OLDIES SUNDAY: 6 Super Cat Intl. Collabs You Haven’t Heard In A While


You know him as the Wild Indian, the Wild Apache, the Don of all Dons, but he is also known as Super Cat! One of the legendary Deejays from Jamaica, Super Cat commanded the crowd, and ruled the airwaves. Today on Oldies Sunday (we’re back after a few months), we won’t highlight the hits, as you know them well, but refresh your memory or introduce to you International singles that featured the Don Dadda. Let’s go!

Dem Nuh Worry We (Hip Hop Ragga Remix) ft. Heavy D. (1992)

Many know the original version over Dancehall production, but this Hip Hop version was a hit in the US clubs. Produced/Remixed by DJ Eddie F., the combination of Super Cat and the late Rapper/Producer Heavy D was a winner no matter what Riddim it rode! Me love mi Chicken and mi Goat well curry!

Dolly My Baby (Bad Boy Remix) ft. Mary J. Blige, 3rd Eye, Puff Daddy & Biggie Smalls (1993)

Super Cat was well respected in the Hip Hop crowd, and this remix is one of the few examples of that. Co-Produced by 3rd Eye and Puff Daddy who added verses, Mary J. Blige delivered the backing vocals and featured the debut recording of the late Biggie Smalls who was then unknown. A lot of history in one track as Mary went on to be the Queen of Hip Hop/R&B, Super Cat became a Dancehall legend, Puff Daddy went on to be one of the great Hip Hop CEOs, Biggie went on to be a legend in Hip Hop, and 3rd Eye, who was one of the first Hip Hop acts signed to Motown Records, and was argued to be the creator of the term “Bling Bling” (Lil Wayne was to argue that he coined the term in the late 90s with his single of the same name).

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Jamaica, New York, Sheryl Lee Ralph, Pop Music, Dance Music, 13thStreetPromotions, Oldies Sunday, In The Evening, Blog, Music, Singer, Actress, 80s

OLDIES SUNDAY: @TheSherylRalph – In The Evening (1984)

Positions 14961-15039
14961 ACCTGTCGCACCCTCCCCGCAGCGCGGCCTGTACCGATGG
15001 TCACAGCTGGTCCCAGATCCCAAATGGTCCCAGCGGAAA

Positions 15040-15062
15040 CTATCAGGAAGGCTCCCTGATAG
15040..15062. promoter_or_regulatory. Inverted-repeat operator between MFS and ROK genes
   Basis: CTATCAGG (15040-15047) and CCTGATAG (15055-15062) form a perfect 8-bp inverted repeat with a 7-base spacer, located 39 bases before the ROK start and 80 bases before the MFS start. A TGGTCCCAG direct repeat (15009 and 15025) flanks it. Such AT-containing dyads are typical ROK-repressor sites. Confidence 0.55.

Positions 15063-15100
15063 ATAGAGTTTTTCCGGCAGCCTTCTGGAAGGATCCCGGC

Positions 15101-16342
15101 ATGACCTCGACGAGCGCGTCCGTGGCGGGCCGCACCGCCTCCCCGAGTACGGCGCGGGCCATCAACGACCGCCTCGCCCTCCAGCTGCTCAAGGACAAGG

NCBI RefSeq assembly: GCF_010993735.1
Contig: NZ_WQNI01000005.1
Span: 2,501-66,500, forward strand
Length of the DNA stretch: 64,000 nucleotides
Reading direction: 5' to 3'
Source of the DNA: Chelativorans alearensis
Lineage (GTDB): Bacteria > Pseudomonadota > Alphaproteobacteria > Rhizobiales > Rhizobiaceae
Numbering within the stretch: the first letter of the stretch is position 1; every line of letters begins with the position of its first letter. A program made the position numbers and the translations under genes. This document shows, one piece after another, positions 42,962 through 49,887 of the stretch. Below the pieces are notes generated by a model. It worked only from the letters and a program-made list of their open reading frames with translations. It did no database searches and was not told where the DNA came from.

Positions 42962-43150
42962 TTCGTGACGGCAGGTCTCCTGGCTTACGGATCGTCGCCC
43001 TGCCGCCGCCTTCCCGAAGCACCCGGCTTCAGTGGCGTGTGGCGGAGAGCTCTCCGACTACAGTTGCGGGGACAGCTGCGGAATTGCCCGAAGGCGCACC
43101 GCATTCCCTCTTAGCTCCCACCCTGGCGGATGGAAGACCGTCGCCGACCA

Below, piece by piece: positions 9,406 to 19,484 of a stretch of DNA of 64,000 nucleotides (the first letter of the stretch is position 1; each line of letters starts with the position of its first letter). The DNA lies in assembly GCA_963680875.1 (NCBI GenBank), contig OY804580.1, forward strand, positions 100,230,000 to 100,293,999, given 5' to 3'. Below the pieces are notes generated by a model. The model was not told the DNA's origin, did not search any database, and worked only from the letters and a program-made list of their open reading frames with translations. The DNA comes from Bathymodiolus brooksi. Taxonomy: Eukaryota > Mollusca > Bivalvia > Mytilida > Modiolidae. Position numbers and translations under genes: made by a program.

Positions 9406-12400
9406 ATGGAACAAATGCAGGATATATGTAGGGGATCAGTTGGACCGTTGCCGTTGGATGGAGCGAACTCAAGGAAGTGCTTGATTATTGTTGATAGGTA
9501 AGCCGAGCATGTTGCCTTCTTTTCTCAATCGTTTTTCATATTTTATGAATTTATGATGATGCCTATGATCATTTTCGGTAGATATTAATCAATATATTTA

You’ve seen her on TV, you’ve witnessed her performances on Broadway, you’ve assisted in her various causes over the years, but did you know Sheryl Lee Ralph is also a Singer? Today’s Oldies Sunday showcases a moment in her singing career with “In The Evening“! Produced by Trevor Lawrence and written by Lawrence and Frank Musker, this Dance/Pop single was released in 1984 and was a part of her only album, “In The Evening” on the The New York Music Company Label. On the single, Sheryl sings about the challenges of living in New York City, but all that is pushed aside when she becomes a part of the nightlife where she states, “The real me comes alive“.

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OLDIES SUNDAY: @KingStitchie – Great Ambition (1987)


Today we’re taking you back to the year 1987 with Recording Artist Lt. Stitchie! Here we feature his track “Great Ambition” which was produced by Jammy’s Records (King Jammy’s) on the “Kuff Riddim“. In the song, Stitchie speaks on being an ambitious young man while encouraging listeners to be ambitious, listing the goals he’d like to achieve including owning a home, and working to make all this possible. A key part of the single is his Dancehall remix of the 1956 American single, “Que Sera Sera” which was performed by Singer/Actress Doris Day.

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OLDIES SUNDAY: @ReggaeSting 1991


With yesterday’s staging of Sting 2015 receiving not so stellar reviews from some attendees, I thought for the final “Oldies Sunday” of 2015 I’d feature one of the earlier shows. In Sting 1991, there were performances from the likes of Frankie Paul (who wasn’t able to attend last night’s event due to ailments), Tony Rebel, Shine Head, Culture, Freddie McGregor, and of course a clash between Ninja Man and SuperCat. If you’re one of the disappointed members, maybe this earlier staging can brush away some bad vibes. Check it out below and share your thoughts in the comments section.

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OLDIES SUNDAY: Carl Douglas – Kung Fu Fighting (1974)


KungFuFighting

Today’s Oldies Sunday Selection comes from Jamaican Recording Artist, Carl Douglas. Titled “Kung Fu Fighting“, this was produced by Biddu for PYE Records in 1974. At that time, Martial Art films (termed “Chopsocky“) were increasing in popularity worldwide (especially in Jamaica), and at a time during the rise of Disco music, Carl created it as a tribute.

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